Spastic (word)

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In medicine, the adjective spastic refers to an alteration in muscle tone affected by the medical condition spasticity, which is a well-known symptomatic phenomenon seen in patients with a wide range of central neurological disorders, including spinal cord injury, cerebral palsy (for example, spastic diplegia), stroke, amyotrophic lateral sclerosis (ALS), and multiple sclerosis (MS),[1] as well as conditions such as "spastic colon." The word is derived via Latin from the Greek spastikos ("drawing in", "tugging" or "shaking uncontrollably").

Colloquially, the noun spastic, originally a medical term, is now pejorative; though severity of this differs between the United States and the United Kingdom. Disabled people in the United Kingdom often consider "spastic" to be one of the most offensive terms related to disability.[2][3]

UK and Ireland[edit]

The medical term "spastic" came into use to describe cerebral palsy.[4] The Scottish Council for the Care of Spastics was founded in 1946, and the Spastics Society, an English charity for people with cerebral palsy, was founded in 1951. However, the word began to be used as an insult and became a term of abuse used to imply stupidity or physical ineptness: a person who is uncoordinated or incompetent, or a fool.[5] It was often colloquially abbreviated to shorter forms such as ‘spaz’.

Although the word has a much longer history, its derogatory use grew considerably in the 1980s and this is sometimes attributed to the BBC children's TV show Blue Peter;[6] during the International Year of Disabled Persons (1981), several episodes of Blue Peter featured a man named Joey Deacon with cerebral palsy, who was described as a "spastic". Phrases such as "joey", "deacon", and "spaz" became widely used insults amongst children at that time.[7]

In 1994, the same year that Conservative MP Terry Dicks referred to himself in a House of Commons debate as "a spastic with cerebral palsy",[8] the Spastics Society changed its name to Scope. The word "spastic" has been largely erased from popular English usage[citation needed] and is deemed unacceptable to use outside of specific medical contexts, thus reducing stigmatisation of the condition.[6] Some UK schoolchildren adopted a derogatory adaptation of the Spastic Society's new name, "scoper".[9][10] The current understanding of the word is well-illustrated by a BBC survey in 2003, which found that "spastic" was the second most offensive term in the UK relating to anyone with a disability. (The word "retard" was deemed most offensive in the US and other countries).[3] In 2007, Lynne Murphy, a linguist at the University of Sussex, described the term as being "one of the most taboo insults to a British ear".[2]

The video game Mario Party 8 features a scene of the board Shy Guy Perplex Express where the character Kamek casts a spell to switch train cars, being "Magikoopa magic! Turn the train spastic! Make this ticket tragic!" Because of this, Mario Party 8 was recalled in the UK but was later rereleased, replacing spastic with erratic.[11]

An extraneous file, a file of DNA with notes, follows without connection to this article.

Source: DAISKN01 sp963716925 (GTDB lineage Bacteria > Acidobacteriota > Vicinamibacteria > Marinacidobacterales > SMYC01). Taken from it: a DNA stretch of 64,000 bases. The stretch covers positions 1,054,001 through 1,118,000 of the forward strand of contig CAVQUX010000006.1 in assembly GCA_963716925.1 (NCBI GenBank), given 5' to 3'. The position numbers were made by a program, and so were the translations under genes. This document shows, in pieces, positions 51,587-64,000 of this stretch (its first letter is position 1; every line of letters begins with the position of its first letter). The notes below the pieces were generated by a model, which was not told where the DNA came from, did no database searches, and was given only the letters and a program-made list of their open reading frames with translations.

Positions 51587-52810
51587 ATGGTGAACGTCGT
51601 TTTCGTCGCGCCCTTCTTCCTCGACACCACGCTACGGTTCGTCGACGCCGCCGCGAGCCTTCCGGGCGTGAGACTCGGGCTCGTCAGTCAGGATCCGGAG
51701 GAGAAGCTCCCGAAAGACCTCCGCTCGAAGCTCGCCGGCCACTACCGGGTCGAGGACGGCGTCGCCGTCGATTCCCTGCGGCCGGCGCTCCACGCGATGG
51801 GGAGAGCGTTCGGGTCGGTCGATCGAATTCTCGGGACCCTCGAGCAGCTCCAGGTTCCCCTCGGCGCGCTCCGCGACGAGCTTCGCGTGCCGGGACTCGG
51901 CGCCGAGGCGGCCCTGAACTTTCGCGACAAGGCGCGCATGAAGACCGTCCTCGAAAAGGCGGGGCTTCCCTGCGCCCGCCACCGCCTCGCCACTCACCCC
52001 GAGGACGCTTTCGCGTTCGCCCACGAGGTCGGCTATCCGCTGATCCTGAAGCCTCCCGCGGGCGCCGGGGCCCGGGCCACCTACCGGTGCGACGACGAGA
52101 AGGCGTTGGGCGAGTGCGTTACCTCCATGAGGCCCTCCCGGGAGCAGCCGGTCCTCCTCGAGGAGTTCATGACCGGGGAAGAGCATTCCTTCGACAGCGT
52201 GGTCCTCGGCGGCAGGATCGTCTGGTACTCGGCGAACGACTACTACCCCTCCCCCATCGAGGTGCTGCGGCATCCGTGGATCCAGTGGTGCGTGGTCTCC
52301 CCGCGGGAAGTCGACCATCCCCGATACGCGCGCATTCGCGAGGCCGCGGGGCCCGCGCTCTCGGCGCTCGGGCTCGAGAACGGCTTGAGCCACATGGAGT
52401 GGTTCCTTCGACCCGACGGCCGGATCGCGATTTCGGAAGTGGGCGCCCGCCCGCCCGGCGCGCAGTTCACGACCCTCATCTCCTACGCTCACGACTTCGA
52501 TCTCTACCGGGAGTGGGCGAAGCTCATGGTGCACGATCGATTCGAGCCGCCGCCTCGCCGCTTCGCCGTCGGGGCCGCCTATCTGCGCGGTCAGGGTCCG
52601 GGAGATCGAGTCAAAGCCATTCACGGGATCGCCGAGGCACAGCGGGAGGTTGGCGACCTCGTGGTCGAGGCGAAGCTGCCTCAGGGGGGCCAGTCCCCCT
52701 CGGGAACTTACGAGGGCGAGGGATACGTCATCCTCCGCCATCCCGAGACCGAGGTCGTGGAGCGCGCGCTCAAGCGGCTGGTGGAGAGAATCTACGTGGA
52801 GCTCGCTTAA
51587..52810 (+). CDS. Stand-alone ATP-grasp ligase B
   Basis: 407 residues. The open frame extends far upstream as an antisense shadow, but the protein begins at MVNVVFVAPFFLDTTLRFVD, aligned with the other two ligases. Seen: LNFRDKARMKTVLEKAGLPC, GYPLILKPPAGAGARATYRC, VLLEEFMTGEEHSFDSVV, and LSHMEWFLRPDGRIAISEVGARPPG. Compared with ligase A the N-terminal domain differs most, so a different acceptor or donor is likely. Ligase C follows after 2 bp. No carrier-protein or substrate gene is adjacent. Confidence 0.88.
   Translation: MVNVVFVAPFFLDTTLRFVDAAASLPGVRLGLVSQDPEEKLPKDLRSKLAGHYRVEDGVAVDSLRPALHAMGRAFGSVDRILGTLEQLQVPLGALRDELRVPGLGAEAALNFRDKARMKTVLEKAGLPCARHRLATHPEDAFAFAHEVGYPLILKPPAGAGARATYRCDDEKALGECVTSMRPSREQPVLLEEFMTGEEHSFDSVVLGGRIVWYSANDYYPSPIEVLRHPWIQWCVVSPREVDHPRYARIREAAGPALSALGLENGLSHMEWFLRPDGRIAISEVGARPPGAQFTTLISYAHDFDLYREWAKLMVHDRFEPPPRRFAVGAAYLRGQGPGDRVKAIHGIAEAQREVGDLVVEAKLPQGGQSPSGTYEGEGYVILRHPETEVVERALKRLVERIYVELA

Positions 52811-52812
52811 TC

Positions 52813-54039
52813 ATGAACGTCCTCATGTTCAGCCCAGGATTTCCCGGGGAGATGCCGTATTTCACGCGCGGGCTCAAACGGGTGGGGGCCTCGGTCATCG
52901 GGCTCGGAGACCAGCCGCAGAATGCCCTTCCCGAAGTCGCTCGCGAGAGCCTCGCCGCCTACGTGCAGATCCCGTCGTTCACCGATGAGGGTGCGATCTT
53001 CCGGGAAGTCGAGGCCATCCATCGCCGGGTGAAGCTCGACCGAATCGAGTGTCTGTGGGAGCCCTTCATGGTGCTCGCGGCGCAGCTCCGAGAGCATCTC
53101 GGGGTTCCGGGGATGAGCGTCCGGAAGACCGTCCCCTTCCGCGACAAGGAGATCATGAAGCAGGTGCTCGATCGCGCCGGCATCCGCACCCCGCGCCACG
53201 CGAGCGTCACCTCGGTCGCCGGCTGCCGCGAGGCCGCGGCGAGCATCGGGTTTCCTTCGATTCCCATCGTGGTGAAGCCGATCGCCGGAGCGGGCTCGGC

United States[edit]

In American slang, the term ‘spaz’ has evolved from a derogatory description of people with disabilities[citation needed], and is generally understood as a casual word for clumsiness, otherness, sometimes associated with overexcitability, excessive startle response ("jumpiness"), excessive energy, involuntary or random movement, or hyperactivity. Some of these associations use the symptoms of cerebral palsy and other related disabilities as insults[citation needed].

Its usage has been documented as far back as the mid-1950s.[12] In 1965, film critic Pauline Kael, hypothesised that, "The term that American teenagers now use as the opposite of 'tough' is 'spaz'."

Benjamin Zimmer, editor for American dictionaries at Oxford University Press, and researcher at the University of Pennsylvania's Institute for Research in Cognitive Sciences, writes that by the mid-1960s the American usage of the term ‘spaz’ shifted from "its original sense of 'spastic or physically uncoordinated person' to something more like 'nerdy, weird, or uncool person'."[13] In a June 2005 newsletter for "American Dialect Society", Zimmer reports that the "earliest [written] occurrence of uncoordinated ‘spaz’ he could find" is found in The Elastik Band’s 1967 "undeniably tasteless, garage-rock single" – "Spazz".[14]

Later in 1978, Steve Martin introduced a character Charles Knerlman, a.k.a. "Chaz the Spaz" on Saturday Night Live, in a skit with Bill Murray called "Nerds". Bill Murray later starred in the movie Meatballs which had a character named "Spaz".[15] Both shows portrayed a "spaz" as a nerd, or somebody uncool in a comic setting, reinforcing the more casual use of the term in the United States by using it in a popular comedy.[12]

The term still occasionally appears in North American movies or TV series such as Friends as a mildly pejorative word. As such it receives a different reaction from British and American audiences. In one episode, Rachel refers to herself as a "laundry spaz" due to her inability to competently do the laundry which directly relates to the original meaning about physical ability. This comment was deemed offensive enough by the British Board of Film Classification to give the episode a 12 rating. Other episodes in the series are rated a step lower at PG.[16] Similarly, Rugrats: Tales from the Crib Snow White got a PG rating based on Angelica calling Kimi "Spazzy".[17]

The difference in appreciation of the term between British and American audiences was highlighted by an incident with the golfer Tiger Woods; after losing the US Masters Tournament in 2006, he said, "I was so in control from tee to green, the best I've played for years ... But as soon as I got on the green I was a spaz." His remarks were broadcast and drew no attention in America. But they were widely reported in the United Kingdom, where they caused offence and were condemned by a representative of Scope and Tanni Grey-Thompson, a prominent paralympian. On learning of the furore over his comments, Woods' representative promptly apologized.[18][19]

Shortly after Weird Al Yankovic's song "Word Crimes" was released, Yankovic stated that he had been unaware that the word "spastic" used in the song is "considered a highly offensive slur by some people", particularly in the United Kingdom, and apologized for its presence in his lyrics.[20]

Lizzo's 2022 song "Grrrls" included the word "spaz". This was met with negative criticism and requests to remove the ableist content from the lyrics.[21] After the backlash, Lizzo posted her stance against derogatory language and has since announced a new version of "Grrrls" with new lyrics.[22][23] Similarly, Beyoncé's 2022 song "Heated" from her seventh studio album Renaissance included the word, which was also met with criticism before the word was eventually removed from the song.[24]